A commonly asked question is “How much space do I need in my temporary tablespace?” That, of course, would depend on how ‘active’ your system is, how many concurrent and active sessions there are, the sizes of those transactions and how much disk space you have available. It’s not unusual to increase the temporary tablespace size over time as the number of active sessions can increase, the size of the transactions can grow larger and query durations can get longer. Seeing ORA-01652 errors (unable to extend temp segment by 128 in tablespace TEMP, for example) will alert you to the need for more space; those can also alert you to the need to tune queries that are using considerable amounts of temporary space as the plans may not be optimal for the volume of data returned. The number reported by an ORA-01652 error is in blocks; converting that value is easy using the db_block_size value so you know how many bytes the temporary tablespace is ‘short’. Since there is no ‘rule of thumb’ to size a temporary tablespace each situation requires individual attention to provide sufficient space for the particular database being managed.

The current size of your temporary tablespace can be found by querying the DBA_TEMP_FILES view:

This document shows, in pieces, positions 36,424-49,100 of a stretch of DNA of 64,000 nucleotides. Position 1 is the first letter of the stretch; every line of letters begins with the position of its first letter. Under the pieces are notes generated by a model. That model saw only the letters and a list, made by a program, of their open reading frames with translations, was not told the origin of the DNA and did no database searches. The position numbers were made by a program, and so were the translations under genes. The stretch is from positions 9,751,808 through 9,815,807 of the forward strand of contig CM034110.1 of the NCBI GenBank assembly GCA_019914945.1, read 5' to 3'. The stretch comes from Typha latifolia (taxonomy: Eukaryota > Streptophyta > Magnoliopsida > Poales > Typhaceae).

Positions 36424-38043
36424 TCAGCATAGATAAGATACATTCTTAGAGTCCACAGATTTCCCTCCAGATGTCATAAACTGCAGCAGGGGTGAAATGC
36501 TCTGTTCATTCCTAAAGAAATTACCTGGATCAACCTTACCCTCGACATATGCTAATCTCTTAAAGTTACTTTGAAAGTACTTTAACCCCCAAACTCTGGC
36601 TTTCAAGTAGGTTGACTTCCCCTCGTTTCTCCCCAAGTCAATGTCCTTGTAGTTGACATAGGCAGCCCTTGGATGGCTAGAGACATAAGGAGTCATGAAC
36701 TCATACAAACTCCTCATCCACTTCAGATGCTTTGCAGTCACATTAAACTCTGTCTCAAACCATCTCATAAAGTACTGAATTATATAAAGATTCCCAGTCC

SQL> select tablespace_name, sum(bytes)/1024/1024 MB
  2  from dba_temp_files
  3  group by tablespace_name
  4  /

TABLESPACE_NAME                        MB
------------------------------ ----------
TEMP                                 1024


If, because of file corruption, you need to drop and recreate your TEMP tablespace you cannot perform that act when there are connected users so you’ll need to do the following:

Create a new temporary tablespace, make that the database default, then drop the original temporary tablespace.

If you’re attached to the old temporary tablespace name you can recreate it (since the default temporary tablespace has another name) and go through the process shown above to make IT the default temporary tablespace. Obviously, you’ll then need to drop the ‘interim’ temporary tablespace.